Wednesday, December 14, 2011

Thermal Flashlights + Glowdoodle

The clever folks at Public Laboratory for Open Technology and Science have invented a thermal flashlight. It uses a non-contact thermometer to measure the temperature of whatever you point it at, and then it shines a light back on that location, with a color depending on the temperature. So if you shine it at the fridge, it's blue, vs. at the teakettle, it's red. The question is... how can you make an image of a whole scene with just this flashlight? It turns out that one answer is glowdoodle!

PLOTS Thermal Flashlight: living room

That well on the left is blue, meaning it's a little cooler, but the radiator is red hot! See more pics here.

It may be that glowdoodle is slightly better than standard lightpainting techniques for painting a scene with the thermal flashlight. One reason is that a camera sums the brightness of incoming light at each pixel over time, while glowdoodle instead uses the maximum brightness it has seen at each pixel. That means that with glowdoodle the brightness in each location will depend less on how fast you move the flashlight around, so it won't blow out the colors into white, and generally you'll get more consistent results. With glowdoodle you see the results as you go (rather than having to wait until after the exposure), so it's easier to cover a whole area accurately. And with glowdoodle you're not limited to a fixed exposure duration- you can paint indefinitely.


Tuesday, March 1, 2011

Glowdoodle in Hong Kong

Hamlet Lin of Discovery College in Hong Kong has set up an installation of Glowdoodle for the school's annual Arts Fest. There are seven stations running a version of glowdoodle modified to upload to their own server, where they quickly generated over a thousand light paintings. Cool. Check them out here.

Monday, November 1, 2010

light graffiti cans instructable

My friend Keith made a cool instructable about how to make LED light graffiti cans that you can use with Glowdoodle. Awesome.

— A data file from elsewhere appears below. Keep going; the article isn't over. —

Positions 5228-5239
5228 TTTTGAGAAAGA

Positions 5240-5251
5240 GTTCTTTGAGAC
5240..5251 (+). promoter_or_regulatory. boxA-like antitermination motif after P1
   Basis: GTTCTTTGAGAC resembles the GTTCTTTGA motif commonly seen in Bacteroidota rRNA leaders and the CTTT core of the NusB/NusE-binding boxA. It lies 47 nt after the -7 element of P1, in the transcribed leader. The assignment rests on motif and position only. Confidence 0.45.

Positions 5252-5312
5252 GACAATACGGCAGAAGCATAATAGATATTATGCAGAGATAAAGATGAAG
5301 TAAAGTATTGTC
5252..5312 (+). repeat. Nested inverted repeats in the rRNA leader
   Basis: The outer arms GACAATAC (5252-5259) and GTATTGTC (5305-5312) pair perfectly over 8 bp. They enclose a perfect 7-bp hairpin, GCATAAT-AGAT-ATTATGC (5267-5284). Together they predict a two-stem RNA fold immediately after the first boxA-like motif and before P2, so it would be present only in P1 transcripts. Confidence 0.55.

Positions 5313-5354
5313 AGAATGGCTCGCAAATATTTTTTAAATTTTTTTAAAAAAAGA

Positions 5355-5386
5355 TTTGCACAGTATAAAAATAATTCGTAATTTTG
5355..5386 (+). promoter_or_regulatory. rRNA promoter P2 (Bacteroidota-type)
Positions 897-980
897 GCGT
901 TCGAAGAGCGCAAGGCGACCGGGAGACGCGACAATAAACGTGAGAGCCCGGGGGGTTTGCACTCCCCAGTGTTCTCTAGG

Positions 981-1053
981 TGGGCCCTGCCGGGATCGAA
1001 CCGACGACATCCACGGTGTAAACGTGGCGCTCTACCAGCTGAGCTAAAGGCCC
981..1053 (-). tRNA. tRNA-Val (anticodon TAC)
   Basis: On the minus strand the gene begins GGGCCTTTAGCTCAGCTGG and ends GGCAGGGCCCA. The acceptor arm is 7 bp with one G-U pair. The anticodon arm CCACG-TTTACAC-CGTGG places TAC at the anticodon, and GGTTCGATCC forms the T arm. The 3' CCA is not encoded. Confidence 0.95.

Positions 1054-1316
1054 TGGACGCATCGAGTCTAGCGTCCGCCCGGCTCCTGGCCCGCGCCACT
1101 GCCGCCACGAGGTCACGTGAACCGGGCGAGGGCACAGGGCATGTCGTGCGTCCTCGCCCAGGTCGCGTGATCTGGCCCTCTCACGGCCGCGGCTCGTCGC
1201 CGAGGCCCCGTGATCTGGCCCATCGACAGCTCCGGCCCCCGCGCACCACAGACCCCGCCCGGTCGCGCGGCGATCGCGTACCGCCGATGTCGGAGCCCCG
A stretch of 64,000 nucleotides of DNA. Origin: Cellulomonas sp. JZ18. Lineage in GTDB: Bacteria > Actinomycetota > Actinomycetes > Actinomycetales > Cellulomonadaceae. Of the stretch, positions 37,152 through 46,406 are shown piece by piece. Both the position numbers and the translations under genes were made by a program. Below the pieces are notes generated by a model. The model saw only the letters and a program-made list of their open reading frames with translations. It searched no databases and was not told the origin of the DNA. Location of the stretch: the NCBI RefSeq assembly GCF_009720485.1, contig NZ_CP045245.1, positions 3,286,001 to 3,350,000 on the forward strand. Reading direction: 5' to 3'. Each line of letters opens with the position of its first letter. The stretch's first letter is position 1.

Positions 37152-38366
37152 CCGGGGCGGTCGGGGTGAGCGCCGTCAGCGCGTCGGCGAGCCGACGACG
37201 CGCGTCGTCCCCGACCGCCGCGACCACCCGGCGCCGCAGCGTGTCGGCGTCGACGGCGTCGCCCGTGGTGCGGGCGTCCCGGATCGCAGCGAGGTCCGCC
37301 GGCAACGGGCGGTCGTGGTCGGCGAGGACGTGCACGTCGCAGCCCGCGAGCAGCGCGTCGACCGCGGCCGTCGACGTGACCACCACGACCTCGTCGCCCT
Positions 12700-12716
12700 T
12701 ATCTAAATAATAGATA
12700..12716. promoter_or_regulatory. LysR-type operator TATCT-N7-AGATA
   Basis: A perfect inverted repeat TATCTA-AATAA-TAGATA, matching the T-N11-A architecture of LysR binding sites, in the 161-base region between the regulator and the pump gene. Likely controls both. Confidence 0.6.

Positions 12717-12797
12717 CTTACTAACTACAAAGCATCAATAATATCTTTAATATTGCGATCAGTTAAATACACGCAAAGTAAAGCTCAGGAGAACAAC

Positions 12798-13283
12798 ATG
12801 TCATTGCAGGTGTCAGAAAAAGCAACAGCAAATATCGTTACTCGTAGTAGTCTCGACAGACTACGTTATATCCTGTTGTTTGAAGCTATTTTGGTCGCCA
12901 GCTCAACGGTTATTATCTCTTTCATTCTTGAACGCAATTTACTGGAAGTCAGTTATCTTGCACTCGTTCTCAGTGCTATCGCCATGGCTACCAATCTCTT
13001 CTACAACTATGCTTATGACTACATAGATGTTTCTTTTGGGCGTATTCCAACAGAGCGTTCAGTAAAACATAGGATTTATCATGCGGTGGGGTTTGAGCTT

Thursday, August 19, 2010

Glowdoodle at Zeum

The wonderful folks at Zeum, a children's museum in San Francisco, have put together a really nice installation of Glowdoodle. During my visit to the Exploratorium this summer I had a chance to visit and check it out. In a big, dim circular space, they've got two kiosks with tethered light-brushes, and large projections on the walls. The kids seem to love it! They can generate hundreds of glowdoodles in a day, which get collected here.

Sunday, December 13, 2009

Glowdoodle at MIT museum

I set up glowdoodle at MIT museum on friday night. It was fun- good turnout, lots of kids. I brought the usual toys, plus some new things: some glowing branches created by my friend Elliot, a full-size star wars light saber, and a Crayola color wonder magic light brush (touch the brush to a well of paint and it lights up in that color). Here are some faves.

Saturday, November 7, 2009

Glowdoodle Installation at Creativity and Cognition

I was at the Creativity and Cognition conference last week in Berkeley, CA, where I did an outdoor installation version of Glowdoodle. The Berkeley Art Museum provided a big projector, a big concrete wall, and a table. I provided Glowdoodle and a whole bunch of light-up toys, glowing things, and reflective stuff. We had a good flow of people coming by to try it out and mingle. Here are some of the great images that were created.

Tuesday, November 3, 2009

Computer Clubhouse workshop

Jay and I were out in California last week, where we did a Glowdoodle workshop at a Computer Clubhouse. This was the first time we've done a workshop with glowdoodle, so we weren't sure how it would turn out. We brought some glowing things like glowstick bracelets, flashlights, LED toys, and some reflective things like silver tinsel, bits of mirror, bells, and other shiny and colorful stuff. We also had black construction paper, so the kids could cut out silhouettes, and make glowdoodle pictures by waving lights behind them.

There was a magical energy in the room, with the lights out and everybody experimenting and playing as they made intricate glowdoodles. One thing we found was that with USB webcams, it's important to point them toward a nice dark background to get a good result, even with the lights out. The idea of making silhouettes from paper and from bodies took off among several groups of kids, as did the idea of using reflective objects like mirrors and tinsel for sparkly effects. Here are a few examples of the kids' creations.